Senate Bill 3432 – Identity Theft and Tax Fraud Prevention Act
Friday, February 10th, 2012 @ 12:55AM
Senate Bill 3432, Identity Theft and Tax Fraud Prevention Act introduced in the Senate on July 25, 2012. This bill has not passed. CFEG has been told that this bill will be re-introduced in the 113th Congress sometime in 2013.
- Provides for criminal penalties for using a false identity in connection with a tax fraud.
- Provides for increased penalties for improper disclosure or use of information by preparers of returns.
- Provides for a PIN system to prevent theft.
- Limits the amount of money to $10,000,000 per year that the IRS Commissioner can use for enforcement in preventing and resolving cases of tax fraud.
- Creates a liaison between state and local law enforcement. Requires IRS to provide an annual report on tax fraud and submit it to the Committee on Finance of the Senate and the Ways and Means of the House.
- Requires the IRS to submit an annual report to the Committee on Finance in the Senate and to the House Ways and Means Committee detailing the number reports of tax fraud and suspected tax fraud from state and local law enforcement agencies and the actions taken on those reports.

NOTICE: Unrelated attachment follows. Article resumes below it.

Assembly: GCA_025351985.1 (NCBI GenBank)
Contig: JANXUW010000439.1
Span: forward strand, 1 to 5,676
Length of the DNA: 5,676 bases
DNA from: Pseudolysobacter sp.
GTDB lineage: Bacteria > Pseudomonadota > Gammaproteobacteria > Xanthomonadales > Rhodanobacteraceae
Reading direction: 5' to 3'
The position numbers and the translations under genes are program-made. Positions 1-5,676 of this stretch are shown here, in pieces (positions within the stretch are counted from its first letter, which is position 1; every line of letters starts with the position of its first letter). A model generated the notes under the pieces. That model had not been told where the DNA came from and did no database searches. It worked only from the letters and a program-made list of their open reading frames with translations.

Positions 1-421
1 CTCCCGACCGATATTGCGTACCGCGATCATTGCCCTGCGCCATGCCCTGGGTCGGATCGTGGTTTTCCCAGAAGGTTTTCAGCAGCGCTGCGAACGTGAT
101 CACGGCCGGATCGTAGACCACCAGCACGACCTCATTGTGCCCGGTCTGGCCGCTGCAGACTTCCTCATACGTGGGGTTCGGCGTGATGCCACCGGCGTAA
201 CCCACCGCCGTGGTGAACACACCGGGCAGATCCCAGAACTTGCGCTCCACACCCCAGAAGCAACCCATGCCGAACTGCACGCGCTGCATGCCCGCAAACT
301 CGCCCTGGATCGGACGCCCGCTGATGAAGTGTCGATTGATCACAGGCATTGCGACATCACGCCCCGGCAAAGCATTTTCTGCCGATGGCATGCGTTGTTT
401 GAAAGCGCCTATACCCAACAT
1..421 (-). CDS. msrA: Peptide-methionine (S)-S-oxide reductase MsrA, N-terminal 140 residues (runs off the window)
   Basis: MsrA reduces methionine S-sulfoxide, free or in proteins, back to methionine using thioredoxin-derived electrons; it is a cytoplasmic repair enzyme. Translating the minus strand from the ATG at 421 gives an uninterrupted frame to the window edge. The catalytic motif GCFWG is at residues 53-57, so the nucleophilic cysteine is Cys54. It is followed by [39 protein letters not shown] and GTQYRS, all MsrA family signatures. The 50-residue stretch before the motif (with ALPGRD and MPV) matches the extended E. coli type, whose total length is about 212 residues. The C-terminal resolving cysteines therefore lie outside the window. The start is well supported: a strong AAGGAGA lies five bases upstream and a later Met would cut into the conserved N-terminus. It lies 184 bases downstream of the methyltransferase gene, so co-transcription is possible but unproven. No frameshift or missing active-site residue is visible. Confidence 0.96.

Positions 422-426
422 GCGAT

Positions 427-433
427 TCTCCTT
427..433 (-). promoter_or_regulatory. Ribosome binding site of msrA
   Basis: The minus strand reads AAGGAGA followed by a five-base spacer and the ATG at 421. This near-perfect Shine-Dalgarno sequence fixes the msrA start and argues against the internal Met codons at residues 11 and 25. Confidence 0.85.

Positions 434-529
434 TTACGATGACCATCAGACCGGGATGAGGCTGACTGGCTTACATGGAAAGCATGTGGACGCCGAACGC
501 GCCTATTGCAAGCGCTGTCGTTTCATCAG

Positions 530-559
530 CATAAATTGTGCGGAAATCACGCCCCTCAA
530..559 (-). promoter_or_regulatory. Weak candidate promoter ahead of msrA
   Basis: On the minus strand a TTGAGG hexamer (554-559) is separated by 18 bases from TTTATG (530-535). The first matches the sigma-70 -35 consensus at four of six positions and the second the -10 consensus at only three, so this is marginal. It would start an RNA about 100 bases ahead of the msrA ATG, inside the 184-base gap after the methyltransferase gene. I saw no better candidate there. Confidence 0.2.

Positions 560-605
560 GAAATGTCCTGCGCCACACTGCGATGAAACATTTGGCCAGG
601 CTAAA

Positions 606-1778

- Requires the Comptroller General to examine the role of debit cards and commercial tax preparation software in fraudulent tax returns.
- Places restrictions on the Death Master File to only those persons that the Secretary of Commerce determines has a legitimate fraud prevention interest in the information.
- Prohibits display of Social Security numbers on newly issued Medicare Id cards and communications to Medicare beneficiaries. Provides for the use and study of smart cards which have anti-fraud attributes.
- Authorizes the IRS to disclose certain returns and information to prison officials relating to persons incarcerated whom the Secretary has determined may have filed or facilitated in the filing of false or fraudulent tax returns.
- Provides for the Secretary of the Treasury to review current federal tax laws to determine whether greater information sharing between the IRS and state and local enforcement authorities would improve enforcement.